08 September 2010

Leicester Laser

The BBC reports, "Leicester boy loses 'laser pen' appeal"

"A 14-year-old youth accused of shining a laser pen at a police helicopter in Leicester has failed to convince the High Court he should not be prosecuted.

The boy was charged with recklessly endangering an aircraft after the helicopter was targeted in October.

His barrister argued it was not in the public interest to impose a criminal record for "10 minutes of stupidity".

But the judge refused to intervene, saying the consequences could have been "catastrophic".

The charge of "recklessly endangering an aircraft" comes from Article 73 of SI 1970, The Air Navigation Order 2005,

"73. A person shall not recklessly or negligently act in a manner likely to endanger an aircraft, or any person therein."

According, Article 148(7) and Schedule C, Part 14,

"If any person contravenes [Article 148(7)] he shall be guilty of an offence and liable on summary conviction to a fine not exceeding the statutory maximum and on conviction on indictment to a fine or imprisonment for a term not exceeding five years or both."

After having said all that, recall the following story, again from the BBC.

"Crackdown on aircraft laser louts" from 12th Dec 2009. This gives background to the 'laser scourge' and explains the Article 73 charge,

"Those caught are charged under article 73 of the Air Navigation Order for recklessly endangering an aircraft - a penalty carrying a maximum five-year jail term.

It is the same charge used in air rage cases and, according to regulators, far from ideal.

The CAA says the sheer number of cases has prompted it to draft a new, more specific charge of shining a light at an aircraft - due to come into effect in January.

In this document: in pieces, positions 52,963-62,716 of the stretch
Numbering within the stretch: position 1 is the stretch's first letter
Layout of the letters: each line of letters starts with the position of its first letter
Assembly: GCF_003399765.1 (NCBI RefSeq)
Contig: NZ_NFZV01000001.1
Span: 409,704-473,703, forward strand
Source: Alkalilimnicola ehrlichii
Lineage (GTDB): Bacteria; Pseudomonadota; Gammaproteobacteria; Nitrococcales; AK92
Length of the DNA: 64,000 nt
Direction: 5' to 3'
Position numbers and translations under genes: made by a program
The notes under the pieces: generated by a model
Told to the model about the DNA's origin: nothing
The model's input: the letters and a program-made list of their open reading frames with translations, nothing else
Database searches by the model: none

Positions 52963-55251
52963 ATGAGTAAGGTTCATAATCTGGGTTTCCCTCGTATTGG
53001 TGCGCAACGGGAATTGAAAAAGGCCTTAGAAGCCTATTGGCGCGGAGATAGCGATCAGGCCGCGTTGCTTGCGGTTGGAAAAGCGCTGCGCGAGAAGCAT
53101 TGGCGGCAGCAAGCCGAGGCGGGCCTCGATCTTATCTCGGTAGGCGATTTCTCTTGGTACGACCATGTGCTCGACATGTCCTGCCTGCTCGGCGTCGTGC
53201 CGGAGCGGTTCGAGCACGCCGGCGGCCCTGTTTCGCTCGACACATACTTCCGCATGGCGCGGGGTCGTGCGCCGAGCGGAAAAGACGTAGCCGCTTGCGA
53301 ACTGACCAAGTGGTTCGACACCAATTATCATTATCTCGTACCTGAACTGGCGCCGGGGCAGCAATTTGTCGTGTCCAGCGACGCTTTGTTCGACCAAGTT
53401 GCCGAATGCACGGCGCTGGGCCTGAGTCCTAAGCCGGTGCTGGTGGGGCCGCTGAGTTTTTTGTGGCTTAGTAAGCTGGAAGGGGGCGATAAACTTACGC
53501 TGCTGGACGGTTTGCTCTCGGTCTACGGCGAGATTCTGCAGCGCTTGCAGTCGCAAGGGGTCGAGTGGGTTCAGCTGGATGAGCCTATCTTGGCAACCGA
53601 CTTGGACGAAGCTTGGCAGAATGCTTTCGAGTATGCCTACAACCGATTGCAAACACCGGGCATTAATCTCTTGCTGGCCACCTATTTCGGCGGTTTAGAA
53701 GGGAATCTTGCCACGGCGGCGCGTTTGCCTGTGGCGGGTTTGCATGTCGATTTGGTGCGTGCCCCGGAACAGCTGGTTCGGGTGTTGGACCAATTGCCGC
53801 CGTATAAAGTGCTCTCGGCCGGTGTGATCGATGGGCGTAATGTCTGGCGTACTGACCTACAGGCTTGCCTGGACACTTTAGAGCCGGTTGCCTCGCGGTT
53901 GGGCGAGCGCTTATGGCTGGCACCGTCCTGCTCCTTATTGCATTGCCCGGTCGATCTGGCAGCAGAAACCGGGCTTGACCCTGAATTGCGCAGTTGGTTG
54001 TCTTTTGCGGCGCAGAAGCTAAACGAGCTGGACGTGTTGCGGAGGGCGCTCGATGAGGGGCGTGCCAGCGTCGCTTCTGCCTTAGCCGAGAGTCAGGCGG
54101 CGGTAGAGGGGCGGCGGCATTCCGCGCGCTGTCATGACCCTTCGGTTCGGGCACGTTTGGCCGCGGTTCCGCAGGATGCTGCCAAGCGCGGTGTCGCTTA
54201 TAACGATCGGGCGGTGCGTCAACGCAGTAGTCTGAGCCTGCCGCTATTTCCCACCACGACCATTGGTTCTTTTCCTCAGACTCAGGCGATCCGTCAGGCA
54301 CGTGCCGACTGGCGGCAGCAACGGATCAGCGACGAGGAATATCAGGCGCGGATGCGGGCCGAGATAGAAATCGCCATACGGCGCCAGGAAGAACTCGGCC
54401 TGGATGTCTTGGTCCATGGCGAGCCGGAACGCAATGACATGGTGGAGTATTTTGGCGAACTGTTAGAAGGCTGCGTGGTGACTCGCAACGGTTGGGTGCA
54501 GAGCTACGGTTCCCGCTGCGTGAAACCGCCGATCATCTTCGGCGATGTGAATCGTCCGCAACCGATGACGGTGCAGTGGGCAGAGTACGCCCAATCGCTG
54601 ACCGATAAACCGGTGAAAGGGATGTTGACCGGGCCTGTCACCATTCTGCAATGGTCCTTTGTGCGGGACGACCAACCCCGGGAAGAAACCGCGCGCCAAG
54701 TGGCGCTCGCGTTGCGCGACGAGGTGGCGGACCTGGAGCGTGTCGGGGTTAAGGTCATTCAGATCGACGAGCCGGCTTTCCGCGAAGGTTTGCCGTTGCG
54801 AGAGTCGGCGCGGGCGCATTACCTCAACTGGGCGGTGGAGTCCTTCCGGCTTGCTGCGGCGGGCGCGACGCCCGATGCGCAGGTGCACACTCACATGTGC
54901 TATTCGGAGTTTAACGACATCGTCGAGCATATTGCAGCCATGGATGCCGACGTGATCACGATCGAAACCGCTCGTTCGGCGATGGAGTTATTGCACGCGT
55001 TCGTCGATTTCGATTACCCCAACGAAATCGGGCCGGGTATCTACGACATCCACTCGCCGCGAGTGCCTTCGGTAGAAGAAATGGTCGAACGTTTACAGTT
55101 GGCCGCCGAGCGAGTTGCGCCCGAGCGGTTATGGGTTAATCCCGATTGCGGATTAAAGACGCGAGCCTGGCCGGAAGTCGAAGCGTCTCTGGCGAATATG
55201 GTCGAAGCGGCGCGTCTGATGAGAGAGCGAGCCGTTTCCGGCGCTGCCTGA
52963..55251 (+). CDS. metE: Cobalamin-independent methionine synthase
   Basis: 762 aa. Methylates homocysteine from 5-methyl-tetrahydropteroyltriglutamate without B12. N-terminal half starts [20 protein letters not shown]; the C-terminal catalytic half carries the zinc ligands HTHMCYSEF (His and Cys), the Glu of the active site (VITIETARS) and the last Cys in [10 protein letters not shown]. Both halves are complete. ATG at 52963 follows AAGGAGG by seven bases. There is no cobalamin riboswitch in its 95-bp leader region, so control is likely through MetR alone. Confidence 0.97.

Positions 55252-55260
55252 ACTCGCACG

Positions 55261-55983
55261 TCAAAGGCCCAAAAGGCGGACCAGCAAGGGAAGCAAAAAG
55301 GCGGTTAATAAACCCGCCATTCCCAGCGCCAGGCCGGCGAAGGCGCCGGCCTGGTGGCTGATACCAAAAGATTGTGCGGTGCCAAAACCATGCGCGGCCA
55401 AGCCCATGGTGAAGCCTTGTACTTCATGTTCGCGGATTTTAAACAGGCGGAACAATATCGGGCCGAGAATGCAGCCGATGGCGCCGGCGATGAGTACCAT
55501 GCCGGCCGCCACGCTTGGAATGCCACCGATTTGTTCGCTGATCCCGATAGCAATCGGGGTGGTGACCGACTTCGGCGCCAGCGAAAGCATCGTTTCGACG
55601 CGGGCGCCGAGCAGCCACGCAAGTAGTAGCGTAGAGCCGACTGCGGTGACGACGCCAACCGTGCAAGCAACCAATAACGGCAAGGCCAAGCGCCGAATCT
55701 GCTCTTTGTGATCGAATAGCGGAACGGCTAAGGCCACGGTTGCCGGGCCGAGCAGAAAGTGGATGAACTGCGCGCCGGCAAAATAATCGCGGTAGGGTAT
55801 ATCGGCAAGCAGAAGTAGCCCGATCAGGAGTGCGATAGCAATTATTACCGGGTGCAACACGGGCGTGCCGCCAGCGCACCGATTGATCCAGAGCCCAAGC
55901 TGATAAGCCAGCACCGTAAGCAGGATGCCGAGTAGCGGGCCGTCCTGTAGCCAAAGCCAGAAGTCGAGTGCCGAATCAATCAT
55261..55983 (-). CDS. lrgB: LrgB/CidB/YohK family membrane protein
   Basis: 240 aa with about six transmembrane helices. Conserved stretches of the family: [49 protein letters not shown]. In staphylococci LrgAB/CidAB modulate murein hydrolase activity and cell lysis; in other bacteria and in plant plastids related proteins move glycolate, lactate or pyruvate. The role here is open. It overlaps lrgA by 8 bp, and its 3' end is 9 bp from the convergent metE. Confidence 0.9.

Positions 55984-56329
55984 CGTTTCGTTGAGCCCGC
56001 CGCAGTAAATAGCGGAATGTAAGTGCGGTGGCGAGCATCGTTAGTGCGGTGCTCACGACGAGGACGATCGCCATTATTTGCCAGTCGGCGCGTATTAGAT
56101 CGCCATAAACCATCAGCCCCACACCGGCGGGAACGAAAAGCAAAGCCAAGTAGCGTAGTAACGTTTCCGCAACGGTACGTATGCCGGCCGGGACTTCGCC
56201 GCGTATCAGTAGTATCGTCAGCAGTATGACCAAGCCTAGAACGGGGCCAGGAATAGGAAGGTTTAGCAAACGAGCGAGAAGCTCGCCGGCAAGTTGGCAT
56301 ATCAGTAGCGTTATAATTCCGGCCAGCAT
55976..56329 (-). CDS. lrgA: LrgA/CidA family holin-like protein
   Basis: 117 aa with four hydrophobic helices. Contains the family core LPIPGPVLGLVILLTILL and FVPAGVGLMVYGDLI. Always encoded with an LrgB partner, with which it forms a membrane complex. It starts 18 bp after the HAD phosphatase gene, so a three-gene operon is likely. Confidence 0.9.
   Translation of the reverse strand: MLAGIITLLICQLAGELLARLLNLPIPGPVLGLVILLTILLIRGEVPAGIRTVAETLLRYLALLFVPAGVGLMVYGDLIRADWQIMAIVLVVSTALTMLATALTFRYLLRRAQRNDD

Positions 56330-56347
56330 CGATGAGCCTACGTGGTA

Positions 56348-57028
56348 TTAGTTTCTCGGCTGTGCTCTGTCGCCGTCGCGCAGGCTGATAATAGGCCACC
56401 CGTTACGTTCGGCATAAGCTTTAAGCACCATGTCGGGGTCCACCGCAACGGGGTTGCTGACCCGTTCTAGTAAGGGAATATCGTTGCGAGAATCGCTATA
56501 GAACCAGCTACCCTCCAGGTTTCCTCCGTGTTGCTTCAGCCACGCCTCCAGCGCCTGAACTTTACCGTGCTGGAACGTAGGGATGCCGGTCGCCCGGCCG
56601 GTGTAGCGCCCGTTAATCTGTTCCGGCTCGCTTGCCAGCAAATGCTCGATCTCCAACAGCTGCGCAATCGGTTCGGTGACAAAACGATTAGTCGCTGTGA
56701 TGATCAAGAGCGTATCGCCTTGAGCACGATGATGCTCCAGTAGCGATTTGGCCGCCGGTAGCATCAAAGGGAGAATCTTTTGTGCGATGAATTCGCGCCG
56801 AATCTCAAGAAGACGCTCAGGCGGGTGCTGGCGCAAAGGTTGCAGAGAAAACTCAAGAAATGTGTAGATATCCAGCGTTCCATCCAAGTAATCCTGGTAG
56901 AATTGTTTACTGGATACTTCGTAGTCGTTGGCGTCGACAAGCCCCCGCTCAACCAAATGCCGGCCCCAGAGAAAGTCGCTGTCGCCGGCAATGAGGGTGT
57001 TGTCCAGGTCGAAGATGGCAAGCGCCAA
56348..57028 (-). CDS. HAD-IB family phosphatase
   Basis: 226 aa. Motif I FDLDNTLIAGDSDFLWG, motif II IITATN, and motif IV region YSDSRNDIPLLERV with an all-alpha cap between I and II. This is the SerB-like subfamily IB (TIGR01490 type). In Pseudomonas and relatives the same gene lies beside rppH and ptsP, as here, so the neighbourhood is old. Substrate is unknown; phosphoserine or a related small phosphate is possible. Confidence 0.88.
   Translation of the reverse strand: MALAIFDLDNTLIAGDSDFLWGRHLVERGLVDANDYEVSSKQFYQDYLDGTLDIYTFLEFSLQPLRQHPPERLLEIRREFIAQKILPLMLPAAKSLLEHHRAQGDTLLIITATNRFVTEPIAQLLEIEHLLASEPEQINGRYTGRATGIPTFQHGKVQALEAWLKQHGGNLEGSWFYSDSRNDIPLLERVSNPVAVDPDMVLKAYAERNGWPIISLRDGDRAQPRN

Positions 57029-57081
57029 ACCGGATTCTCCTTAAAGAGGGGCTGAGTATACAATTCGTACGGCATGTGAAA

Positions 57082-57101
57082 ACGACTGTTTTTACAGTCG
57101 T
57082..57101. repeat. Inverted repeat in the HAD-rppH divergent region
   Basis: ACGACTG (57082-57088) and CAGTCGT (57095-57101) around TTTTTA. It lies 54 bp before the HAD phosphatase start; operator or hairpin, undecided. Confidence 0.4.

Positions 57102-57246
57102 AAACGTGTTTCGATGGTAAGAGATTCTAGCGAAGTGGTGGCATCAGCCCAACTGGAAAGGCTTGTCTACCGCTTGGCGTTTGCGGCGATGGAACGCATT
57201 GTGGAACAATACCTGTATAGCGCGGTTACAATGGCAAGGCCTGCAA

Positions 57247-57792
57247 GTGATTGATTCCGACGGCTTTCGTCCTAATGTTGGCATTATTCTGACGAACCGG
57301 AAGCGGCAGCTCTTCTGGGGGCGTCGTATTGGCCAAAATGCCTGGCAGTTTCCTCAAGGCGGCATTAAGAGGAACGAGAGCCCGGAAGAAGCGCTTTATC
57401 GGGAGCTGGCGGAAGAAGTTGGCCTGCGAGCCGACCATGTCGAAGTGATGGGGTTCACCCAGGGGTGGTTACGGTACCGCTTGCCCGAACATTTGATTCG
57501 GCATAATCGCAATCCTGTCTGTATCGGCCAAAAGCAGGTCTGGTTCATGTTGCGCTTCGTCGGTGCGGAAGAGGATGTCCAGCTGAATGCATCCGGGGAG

It hopes the changes will increase the number of prosecutions, make the law clearer and deter offenders.

Well, the sought for, charge has come into effect (see Lights which dazzle) and is found in Article 222 of The Air Navigation Order 2009 (No. 3015),

"222. A person must not in the United Kingdom direct or shine any light at any aircraft in flight so as to dazzle or distract the pilot of the aircraft."

The penalty for this can be found in Article 241(6) and Schedule 13 Part B,

"Any person who [...] is guilty of an offence and liable on summary conviction to a fine not exceeding level 4 on the standard scale."

Once these two provisions have been reviewed, we can go back to the story from the BBC and ask ourselves whether or not it is true that the 14 year old boy asked the High Court not to be prosecuted. Instead, one suspects that his argument would go along the lines of, why is it in the public interest to prosecute him under the 2005 instrument rather than the 2009 instrument?

"... Mr Justice Collins said it was up to the CPS to decide whether to mount a full prosecution."

But that doesn't tell us much as to how the public interest test is being applied when there are two competing provisions on the statute books; of which, one was specifically drafted for the behaviour of the accused.

This is somewhat troubling. I wonder if there is an appeal in the offing.
Update 9th Sept 2010.

A closer reading of the 2009 Regulations gives the commencement in article 1 (1) as the 1st January 2010. In other words, when the boy from Leicester committed his act (October, presumably 2009), the regulations were not law. He couldn't have been charged under these regulations. Sigh.

The question still remains as to what will be used to charge and prosecute future alleged miscreants, but not this one. It looks like the older law will is being used, for example, from 14th August 2010,

"Man charged after laser shone at police helicopter

A man has been charged after a laser was shone at a police helicopter in Cheshire.

The laser was directed at the cockpit of Cheshire Constabulary's aircraft as it flew over Winsford on Wednesday night, police said.

The 27-year-old from Winsford is charged with recklessly endangering an aircraft.

He is due to appear before magistrates in Northwich next month, a police spokesman said.

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